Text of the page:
The basic idea detailed below is that there is just a little more freedom, namely one dimension of ‡exibility, in specifying the class of individual revenue requirements consistent with an aggregate revenue requirement in this second case. That ‡exibility is given by the choices of g(w) and g(w) subject to
Rk(w1; w2; :::; wk=2; wk=2+1; :::; wk) = k2(g(w) +g(w)). Once they are …xed, then we will have a class of single crossing individual revenue requirements functions (under some further assumptions).
Fixk. Four conditions ong evaluated at w and w are:
C1. g(w) Rk(w; w; :::; w)=k.
C2. g(w) Rk(w; w; :::; w)=k.
C3. For k even:
Rk(w1; w2; :::; wk=2; wk=2+1; :::; wk) =
C4. For k odd:
Rk(w1; w2; :::; w(k 1)=2; w(k+1)=2; :::; wk)+
Rk(w1; w2; :::; w(k+1)=2; w(k+3)=2; :::; wk) = k(g(w) +g(w)).
C1 and C2 are mere feasibility conditions. C3 and C4 mean that a draw consisting of both extreme types provides a “worst case scenario” against which feasibility of any upper and lower values of the individual revenue requirement function g must be assessed.
De…nition: The set of admissible extreme revenue requirements is:
De…ne the switching functionW : [w; w] [w; w]! fw; wgbyW(w; w )
w if w w , and W(w; w ) w if w < w . This function de…nes which extreme type is the one most unlike a given typew, eitherw orw, relative to
De…nition: A revenue requirement function Rk is said to satisfy limited
complementarity if for each(g(w); g(w))2EGk there exists a switching point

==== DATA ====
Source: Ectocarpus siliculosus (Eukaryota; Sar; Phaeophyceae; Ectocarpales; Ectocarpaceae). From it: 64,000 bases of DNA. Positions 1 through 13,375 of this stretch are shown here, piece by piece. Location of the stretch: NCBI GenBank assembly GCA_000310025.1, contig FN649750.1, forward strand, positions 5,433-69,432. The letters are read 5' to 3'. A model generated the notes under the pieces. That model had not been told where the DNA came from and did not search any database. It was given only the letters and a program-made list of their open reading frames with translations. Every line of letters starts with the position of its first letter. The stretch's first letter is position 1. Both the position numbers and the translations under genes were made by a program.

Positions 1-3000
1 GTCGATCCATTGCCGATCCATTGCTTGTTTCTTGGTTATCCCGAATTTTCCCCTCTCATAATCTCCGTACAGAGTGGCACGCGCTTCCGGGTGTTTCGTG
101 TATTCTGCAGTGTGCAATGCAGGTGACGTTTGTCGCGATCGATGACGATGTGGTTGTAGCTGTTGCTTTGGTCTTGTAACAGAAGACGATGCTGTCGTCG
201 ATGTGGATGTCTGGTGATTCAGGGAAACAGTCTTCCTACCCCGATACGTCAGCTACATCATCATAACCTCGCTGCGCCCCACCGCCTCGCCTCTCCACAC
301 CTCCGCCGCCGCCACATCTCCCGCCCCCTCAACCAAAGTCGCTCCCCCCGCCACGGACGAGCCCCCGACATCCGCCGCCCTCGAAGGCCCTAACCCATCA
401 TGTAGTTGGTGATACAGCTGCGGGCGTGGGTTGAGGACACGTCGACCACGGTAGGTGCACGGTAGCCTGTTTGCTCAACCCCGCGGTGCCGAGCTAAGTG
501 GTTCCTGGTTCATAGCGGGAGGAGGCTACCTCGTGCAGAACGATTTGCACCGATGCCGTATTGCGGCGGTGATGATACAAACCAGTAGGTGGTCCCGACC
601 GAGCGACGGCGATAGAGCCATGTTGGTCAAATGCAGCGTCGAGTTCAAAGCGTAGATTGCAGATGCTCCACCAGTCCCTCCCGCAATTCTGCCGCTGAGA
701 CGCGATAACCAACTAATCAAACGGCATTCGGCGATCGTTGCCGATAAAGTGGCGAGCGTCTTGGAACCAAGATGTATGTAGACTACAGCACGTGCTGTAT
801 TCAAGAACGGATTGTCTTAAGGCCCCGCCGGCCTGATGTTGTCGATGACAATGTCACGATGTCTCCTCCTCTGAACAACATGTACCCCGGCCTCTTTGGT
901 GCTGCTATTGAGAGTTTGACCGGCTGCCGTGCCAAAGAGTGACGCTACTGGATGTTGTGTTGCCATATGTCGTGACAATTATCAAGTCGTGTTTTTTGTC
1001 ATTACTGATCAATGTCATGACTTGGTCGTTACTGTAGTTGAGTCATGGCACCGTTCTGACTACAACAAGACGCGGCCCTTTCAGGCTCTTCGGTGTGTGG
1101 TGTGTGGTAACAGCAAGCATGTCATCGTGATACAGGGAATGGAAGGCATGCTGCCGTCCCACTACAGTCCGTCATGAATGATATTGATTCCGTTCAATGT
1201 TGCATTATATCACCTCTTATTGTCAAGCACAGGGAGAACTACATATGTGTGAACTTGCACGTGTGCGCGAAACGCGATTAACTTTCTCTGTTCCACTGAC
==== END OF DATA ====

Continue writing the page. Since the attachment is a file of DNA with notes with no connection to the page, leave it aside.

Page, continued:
w 2[w; w] such that for all (w1; w2; :::; wk)2 Ak the following holds:
– For k even:
Rk(w1; w2; :::; wk) k
[Rk(wi1; w2i; :::; wki)
k g(W(wi; w ))]
j =wi for j = 1; :::; k=2and wij =W(wi; w )for j =k=2 + 1; :::; k.
– For k odd:
Rk(w1; w2; :::; wk) k
[Rk(wia1 ; w2ia; :::; wiak)=k+Rk(wib1; wib2; :::; wibk)=k g(W(wi; w ))]
j = wi for j = 1; :::;(k 1)=2 and wiaj = W(wi; w ) for j = (k +
1)=2; :::; k and wib
j = wi for j = 1; :::;(k + 1)=2 and wjib = W(wi; w ) for
j = (k+ 3)=2; :::; k.
De…nition: A revenue requirement functionRkis said to satisfyEdgeworth
substitutability if @2R
k=@wi@wj <0for i6=j.
This assumption means that the individual marginal contributions for the revenue requirement out of a draw decline when the type of another individual in the draw increases.
The next result establishes that requirements inGk cross exactly once.
Lemma 3: Let k be a positive integer. Suppose that Rk satis…es
lim-ited complementarity and Edgeworth substitutability. Then, 8g 2 Gk, g is continuous and dg=dw > 0 where it is di¤erentiable, and for any g; g0 2 G